At Breed Street Elementary School, third grade teacher Jaime “Mr. B” Bermudez said it’s often the highest-achieving students who leave for charters. He recalled a boy named Brian who did extremely well on standardized tests.“He scored perfect in second grade, math and language arts. He scored perfect in third grade – he was my student,” Bermudez said. “In fifth grade he left [for a charter]. That’s fine — kids deserve a great education — but…we shouldn’t pay a price for that.”
The price is less state funding, which is tied to enrollment. LAUSD has seen declining enrollment for more than a decade for a variety of reasons, but charters are a factor. When top students like Brian leave, schools like Breed Street Elementary end up with a greater proportion of high-needs students but fewer resources to serve them. That drain on funding is why teachers like Bermudez partly blame charter schools for some of the staffing issues central to the strike, like too few nurses and librarians.
“It’s really like having Burger King and McDonald’s exist in the same building,” said Jeff Williams, a history teacher at Daniel Webster Middle School, which shares a campus with two charter schools, Citizens of the World and Magnolia Science Academy 4. “They are our competitors but the district acts like we’re not in a competition.”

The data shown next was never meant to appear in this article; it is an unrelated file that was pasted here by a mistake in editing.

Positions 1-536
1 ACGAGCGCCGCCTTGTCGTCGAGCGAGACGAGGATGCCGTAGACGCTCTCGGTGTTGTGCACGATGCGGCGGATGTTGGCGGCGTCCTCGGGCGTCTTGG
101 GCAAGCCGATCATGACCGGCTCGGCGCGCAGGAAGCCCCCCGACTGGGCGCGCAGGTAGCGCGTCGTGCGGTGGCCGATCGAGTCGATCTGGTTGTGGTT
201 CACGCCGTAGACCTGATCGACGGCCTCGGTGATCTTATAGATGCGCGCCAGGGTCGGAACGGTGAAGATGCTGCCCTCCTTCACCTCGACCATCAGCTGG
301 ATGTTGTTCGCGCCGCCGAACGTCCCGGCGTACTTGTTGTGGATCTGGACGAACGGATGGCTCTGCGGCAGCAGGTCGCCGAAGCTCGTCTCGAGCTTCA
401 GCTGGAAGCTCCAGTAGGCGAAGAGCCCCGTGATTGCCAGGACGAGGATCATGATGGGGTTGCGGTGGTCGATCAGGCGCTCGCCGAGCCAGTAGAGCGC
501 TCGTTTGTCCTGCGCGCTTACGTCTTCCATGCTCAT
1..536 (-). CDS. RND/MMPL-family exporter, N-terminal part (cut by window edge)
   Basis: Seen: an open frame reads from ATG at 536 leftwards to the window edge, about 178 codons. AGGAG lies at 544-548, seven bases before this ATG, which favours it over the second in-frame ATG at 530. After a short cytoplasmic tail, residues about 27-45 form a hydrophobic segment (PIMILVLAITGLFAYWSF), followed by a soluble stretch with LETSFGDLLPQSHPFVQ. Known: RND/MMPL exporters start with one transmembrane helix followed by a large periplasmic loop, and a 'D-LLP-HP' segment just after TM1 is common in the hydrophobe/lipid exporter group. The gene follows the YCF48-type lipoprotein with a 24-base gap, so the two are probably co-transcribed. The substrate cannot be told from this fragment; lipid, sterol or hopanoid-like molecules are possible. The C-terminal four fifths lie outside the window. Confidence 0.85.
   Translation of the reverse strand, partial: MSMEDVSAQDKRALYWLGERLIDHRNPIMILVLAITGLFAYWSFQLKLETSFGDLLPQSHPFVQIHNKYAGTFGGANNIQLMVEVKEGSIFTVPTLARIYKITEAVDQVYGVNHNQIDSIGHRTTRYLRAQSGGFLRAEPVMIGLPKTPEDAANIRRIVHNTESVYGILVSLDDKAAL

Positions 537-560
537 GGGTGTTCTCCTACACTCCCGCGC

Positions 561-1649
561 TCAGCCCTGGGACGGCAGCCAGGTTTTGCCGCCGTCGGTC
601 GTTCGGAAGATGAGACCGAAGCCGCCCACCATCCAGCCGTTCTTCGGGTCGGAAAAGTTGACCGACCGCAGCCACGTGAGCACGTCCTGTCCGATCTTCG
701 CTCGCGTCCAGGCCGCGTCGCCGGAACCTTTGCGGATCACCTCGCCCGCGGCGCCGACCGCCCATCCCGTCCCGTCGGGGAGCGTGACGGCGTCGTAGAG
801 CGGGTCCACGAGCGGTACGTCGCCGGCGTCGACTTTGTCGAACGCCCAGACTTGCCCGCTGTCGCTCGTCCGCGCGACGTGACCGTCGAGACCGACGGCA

All of this is why UTLA President Caputo-Pearl has called for a cap on charter schools in L.A.
What do charter supporters say?
Ideally, charter schools should complement and provide healthy competition for traditional public schools. In fact, part of the idea behind charter schools in the first place was to provide laboratories for experimentation that could then export their best innovations to traditional public schools. They were also introduced to give families choices beyond their local district schools.
“I don’t think it’s entirely fair to say that if a student chooses not to go to their local school, they’re taking money away from the district,” said Michael Sweeney, a former charter school teacher and parent whose daughter attends an LAUSD magnet school. “They’re taking their funding and putting it into the school that they choose.”